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Accepting a co-parent’s flaws make agreeing on custody easier

On Behalf of | Jun 24, 2022 | Family Law

While kids bring happiness to many couples, they can also become a source of disagreement when parents have different parenting styles. The result can be divorce.

Divorce will not make parenting differences go away. It could even increase them if you feel your co-parent does not live up to your high standards. Yet, research suggests that setting the bar too high when parenting may harm your children.

The pediatrician and psychoanalyst Donald Winnicott suggested that parents who try to be perfect produce children who grow up with more problems than parents who settle for being good enough.

What is wrong with aiming to be the perfect parent?

There is nothing wrong with trying to be a good parent. The problem comes if you try to make things too easy for your child.

Winnicott suggested that “good enough parents” build more resilient adults because they have let their children experience a little suffering and emotions such as sadness and frustration. Good enough parents also have more energy left at the end of each day and are more fulfilled as individuals because they are unwilling to sacrifice everything for their children.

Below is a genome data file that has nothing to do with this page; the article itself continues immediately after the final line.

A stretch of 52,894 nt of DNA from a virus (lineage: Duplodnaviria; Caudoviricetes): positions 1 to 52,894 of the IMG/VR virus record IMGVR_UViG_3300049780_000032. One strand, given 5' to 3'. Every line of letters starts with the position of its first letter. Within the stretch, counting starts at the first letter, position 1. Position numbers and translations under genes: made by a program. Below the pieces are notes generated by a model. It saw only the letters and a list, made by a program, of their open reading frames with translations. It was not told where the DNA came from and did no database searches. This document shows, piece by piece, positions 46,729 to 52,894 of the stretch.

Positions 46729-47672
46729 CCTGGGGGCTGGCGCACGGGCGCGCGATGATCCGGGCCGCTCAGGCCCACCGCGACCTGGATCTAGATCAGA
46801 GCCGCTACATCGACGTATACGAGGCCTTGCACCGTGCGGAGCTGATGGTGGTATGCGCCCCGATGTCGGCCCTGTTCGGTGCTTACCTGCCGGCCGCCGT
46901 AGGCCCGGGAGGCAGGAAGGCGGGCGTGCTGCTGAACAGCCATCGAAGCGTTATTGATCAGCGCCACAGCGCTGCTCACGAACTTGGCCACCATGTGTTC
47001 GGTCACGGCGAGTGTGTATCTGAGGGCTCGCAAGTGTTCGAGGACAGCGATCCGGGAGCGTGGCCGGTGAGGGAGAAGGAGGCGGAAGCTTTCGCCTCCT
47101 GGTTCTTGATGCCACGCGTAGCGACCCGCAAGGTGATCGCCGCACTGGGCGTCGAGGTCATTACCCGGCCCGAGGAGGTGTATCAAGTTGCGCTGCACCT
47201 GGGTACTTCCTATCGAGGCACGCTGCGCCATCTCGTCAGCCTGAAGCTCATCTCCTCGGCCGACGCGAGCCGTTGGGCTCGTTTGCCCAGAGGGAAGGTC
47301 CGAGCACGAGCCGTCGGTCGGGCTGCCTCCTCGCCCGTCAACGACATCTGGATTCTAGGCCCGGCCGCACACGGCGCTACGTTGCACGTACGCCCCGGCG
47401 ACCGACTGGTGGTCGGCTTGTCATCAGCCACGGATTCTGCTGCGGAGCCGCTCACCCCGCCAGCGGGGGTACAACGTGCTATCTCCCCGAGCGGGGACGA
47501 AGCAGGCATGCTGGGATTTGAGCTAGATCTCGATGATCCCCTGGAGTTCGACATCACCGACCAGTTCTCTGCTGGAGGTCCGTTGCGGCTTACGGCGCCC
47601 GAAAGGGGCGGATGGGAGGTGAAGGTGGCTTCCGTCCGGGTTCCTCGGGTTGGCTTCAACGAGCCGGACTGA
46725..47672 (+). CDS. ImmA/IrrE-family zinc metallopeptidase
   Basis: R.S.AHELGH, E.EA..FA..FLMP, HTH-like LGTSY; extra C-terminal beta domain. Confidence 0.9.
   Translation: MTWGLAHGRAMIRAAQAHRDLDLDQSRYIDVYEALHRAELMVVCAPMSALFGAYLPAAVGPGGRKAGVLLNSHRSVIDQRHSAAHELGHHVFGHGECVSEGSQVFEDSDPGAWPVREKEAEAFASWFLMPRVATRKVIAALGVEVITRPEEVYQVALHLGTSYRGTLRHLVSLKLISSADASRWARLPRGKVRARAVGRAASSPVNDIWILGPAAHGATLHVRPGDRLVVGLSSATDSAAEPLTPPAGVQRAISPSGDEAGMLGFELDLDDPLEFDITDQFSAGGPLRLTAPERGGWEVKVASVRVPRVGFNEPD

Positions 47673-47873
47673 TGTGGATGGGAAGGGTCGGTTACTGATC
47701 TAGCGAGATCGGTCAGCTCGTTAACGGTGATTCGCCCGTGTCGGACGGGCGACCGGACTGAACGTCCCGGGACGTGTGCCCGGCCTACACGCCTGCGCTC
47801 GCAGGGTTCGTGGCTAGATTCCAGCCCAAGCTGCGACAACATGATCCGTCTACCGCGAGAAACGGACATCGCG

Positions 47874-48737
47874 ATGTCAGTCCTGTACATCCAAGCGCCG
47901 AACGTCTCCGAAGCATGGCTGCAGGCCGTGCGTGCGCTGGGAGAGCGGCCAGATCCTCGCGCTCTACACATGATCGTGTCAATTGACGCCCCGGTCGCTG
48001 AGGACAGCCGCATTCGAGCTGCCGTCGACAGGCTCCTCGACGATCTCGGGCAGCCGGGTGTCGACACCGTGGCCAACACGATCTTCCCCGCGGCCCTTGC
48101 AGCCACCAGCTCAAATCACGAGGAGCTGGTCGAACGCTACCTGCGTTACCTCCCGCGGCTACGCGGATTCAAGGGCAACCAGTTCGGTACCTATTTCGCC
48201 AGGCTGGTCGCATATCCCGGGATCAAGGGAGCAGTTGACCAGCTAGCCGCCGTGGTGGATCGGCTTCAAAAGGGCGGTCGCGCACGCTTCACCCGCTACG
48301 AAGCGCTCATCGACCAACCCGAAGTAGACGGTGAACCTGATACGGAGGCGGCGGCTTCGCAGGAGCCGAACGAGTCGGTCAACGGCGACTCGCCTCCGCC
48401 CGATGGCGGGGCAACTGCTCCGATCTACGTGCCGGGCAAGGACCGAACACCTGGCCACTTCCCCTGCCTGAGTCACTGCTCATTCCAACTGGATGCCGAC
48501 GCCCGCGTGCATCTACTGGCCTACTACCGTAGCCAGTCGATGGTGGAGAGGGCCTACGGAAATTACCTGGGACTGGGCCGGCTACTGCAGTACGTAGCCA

The other parent may burn the dinner every time they cook or constantly be late to pick up the kids. They might not watch the kids as well as you do at the park, and yes, your kid may fall and hurt themselves occasionally when with them.  Yet, if your children can take that in their stride, so should you.

If you can ignore the other parent’s faults and accept that your children will be fine as long as the other parent is good enough, it reduces the need for conflict. It will make it easier for you and the other parent to collaborate to reach an acceptable child custody arrangement.